Every year in New Zealand, thousands of people appear before the courts.
While many are in the dock for minor offending, others are there to be held accountable for the most shocking, abhorrent, violent and serious crimes.
The Herald has reported on many cases this year and told the stories of those behind the crimes - and those harmed in the process.
In this feature, senior crime and justice reporter Anna Leask looks back at some of the biggest cases in New Zealand courts across 2018.
WARNING: some of these cases could be upsetting and not suitable for all readers. Please, take care.
1. The teenage sex slave
New Zealanders were outraged by the case of Kasmeer Lata - jailed for keeping her teenage daughter as a sex slave.
In April Lata was jailed for six years and 11 months for dealing in slaves and receiving earnings from commercial sexual services from an underage person.
The horrific case involved Lata - described at sentencing as "the most despised woman in New Zealand- keeping her teenager daughter as a sex slave and selling her to men for sexual services an estimated 1000 times over a nearly two-year period around the city.
The first time the girl was sold was on her 15th birthday.
Lata's is one of New Zealand's most sickening criminal cases and just the third conviction for slave trading in the country's legal history.
Soon after sentencing Lata's daughter, now 18, shared her story exclusively with the Herald.
She spoke of "begging" her mother not to make her have sex with strangers, how her "earnings" were taken from her and the impact the heinous offending had on her.
"I felt that I had to do it," she said. "I had to do what I was told, what my mother said. I didn't want to."
The 18-year-old, who has permanent name suppression, said there were parts of her story she did not want to speak about - they were simply too traumatising.
The Crown later appealed Lata's sentence, seeking a harsher jail term.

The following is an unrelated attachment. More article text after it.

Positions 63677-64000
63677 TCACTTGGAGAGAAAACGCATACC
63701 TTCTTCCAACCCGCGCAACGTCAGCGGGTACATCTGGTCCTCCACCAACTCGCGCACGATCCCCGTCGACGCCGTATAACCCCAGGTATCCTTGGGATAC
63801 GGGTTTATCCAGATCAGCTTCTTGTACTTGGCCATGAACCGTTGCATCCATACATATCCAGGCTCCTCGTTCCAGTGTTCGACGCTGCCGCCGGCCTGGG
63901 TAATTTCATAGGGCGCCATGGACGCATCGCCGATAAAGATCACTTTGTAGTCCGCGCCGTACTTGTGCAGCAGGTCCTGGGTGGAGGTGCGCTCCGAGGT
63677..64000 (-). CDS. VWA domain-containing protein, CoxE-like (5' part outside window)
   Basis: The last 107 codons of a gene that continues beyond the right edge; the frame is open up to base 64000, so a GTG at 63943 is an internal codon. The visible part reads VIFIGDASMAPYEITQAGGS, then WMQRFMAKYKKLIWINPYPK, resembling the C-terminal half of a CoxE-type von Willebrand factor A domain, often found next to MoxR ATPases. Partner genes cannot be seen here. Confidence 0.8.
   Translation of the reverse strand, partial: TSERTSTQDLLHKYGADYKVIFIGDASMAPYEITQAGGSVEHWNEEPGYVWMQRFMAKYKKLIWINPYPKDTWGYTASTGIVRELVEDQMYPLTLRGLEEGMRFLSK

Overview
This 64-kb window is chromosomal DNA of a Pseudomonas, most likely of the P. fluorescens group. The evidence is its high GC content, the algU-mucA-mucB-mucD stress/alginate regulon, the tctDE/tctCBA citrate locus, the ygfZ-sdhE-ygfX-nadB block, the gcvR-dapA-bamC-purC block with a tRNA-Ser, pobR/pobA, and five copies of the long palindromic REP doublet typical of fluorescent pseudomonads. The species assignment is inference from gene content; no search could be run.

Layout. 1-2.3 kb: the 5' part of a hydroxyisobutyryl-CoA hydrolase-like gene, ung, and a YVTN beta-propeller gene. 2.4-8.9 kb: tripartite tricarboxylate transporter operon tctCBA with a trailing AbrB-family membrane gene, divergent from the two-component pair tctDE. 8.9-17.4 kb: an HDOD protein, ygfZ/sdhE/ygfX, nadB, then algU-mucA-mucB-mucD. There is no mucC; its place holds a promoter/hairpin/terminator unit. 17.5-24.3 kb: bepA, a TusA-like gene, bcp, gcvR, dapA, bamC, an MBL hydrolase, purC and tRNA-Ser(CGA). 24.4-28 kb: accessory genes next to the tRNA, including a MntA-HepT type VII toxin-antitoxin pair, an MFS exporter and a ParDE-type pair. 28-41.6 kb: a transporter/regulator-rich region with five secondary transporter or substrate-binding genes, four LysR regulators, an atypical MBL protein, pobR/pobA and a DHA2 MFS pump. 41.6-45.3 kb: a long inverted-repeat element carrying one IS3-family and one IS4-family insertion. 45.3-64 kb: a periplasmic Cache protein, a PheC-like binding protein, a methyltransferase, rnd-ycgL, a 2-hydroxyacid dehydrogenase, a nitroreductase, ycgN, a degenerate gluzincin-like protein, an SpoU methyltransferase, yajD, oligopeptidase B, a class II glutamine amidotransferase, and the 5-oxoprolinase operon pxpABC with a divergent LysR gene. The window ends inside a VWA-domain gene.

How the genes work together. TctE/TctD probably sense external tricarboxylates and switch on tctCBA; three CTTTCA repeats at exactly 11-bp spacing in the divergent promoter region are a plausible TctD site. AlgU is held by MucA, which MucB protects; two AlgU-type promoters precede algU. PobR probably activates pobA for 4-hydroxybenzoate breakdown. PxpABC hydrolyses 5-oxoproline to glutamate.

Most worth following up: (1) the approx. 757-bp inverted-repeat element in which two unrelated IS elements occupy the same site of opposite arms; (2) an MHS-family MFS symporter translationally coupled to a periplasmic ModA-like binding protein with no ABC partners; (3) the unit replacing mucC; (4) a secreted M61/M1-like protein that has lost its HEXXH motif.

The decision has been reserved.
In August a similar case was before the courts in Wellington after a Lower Hutt woman was jailed for planning to prostitute her 10-year-old granddaughter.
The unsuspecting child was only spared from harm because police arrested the grandmother's co-offender in May last year for sexually grooming another girl.
2. The murder of Kim Richmond
Waikato woman Kim Richmond was last seen alive in July 2016.
A year later her body was found inside her car, under 6m of water in Lake Arapuni.
Some of her clothes were wrapped tightly around the back of her neck and she was curled up in the foetal position on the back seat.
The mystery of what happened to Richmond was unravelled this year when her partner of 26 years went on trial for murder.
Cory Jefferies admitted attacking and killing Richmond soon after they left a party in the early hours of the morning. But he denied it was intentional and pleaded not guilty to murder.
In September the 46-year-old was sentenced to life in prison for the murder, with a minimum non-parole period of 11 years.
3. The "hideous" rapes of Colin Jack Mitchell
On his 60th birthday in March, Onehunga truckie Colin Mitchell was sentenced to preventive detention for two brutal and sexually motivated attacks on women in Auckland 25 years apart.
Earlier this year a jury found him guilty of abducting a young woman from Ponsonby then wounding and assaulting her at a quarry in Riverhead, West Auckland.
Mitchell was also found guilty of the historic unsolved rape of a West Auckland mum in 1992.
During the trial the Crown was also able to call "propensity evidence" - meaning they could tell the jury about Mitchell's prior conviction for raping a woman in 1984.
The Herald was unable to publish details of much of the trial due to intense suppression orders.
However once proceedings were over, Mitchell's litany of sexual and violent offending was revealed.
The survivor of his 1984 attack then spoke out about her attack - and lifetime of fear.
And in October, following a failed bid by Mitchell to appeal his convictions and sentence, a woman he raped in her own home in the 70s could finally share her story.
Police said Mitchell's offending was "hideous" and they were pleased he was now "where he belongs".
4. The boy jailed for a rape he did not commit
In November the Weekend Herald revealed the shocking story of a teenage boy wrongly accused of rape who spent nearly 10 years in prison - even though the so-called victim confessed to making up the sex allegations shortly after the trial.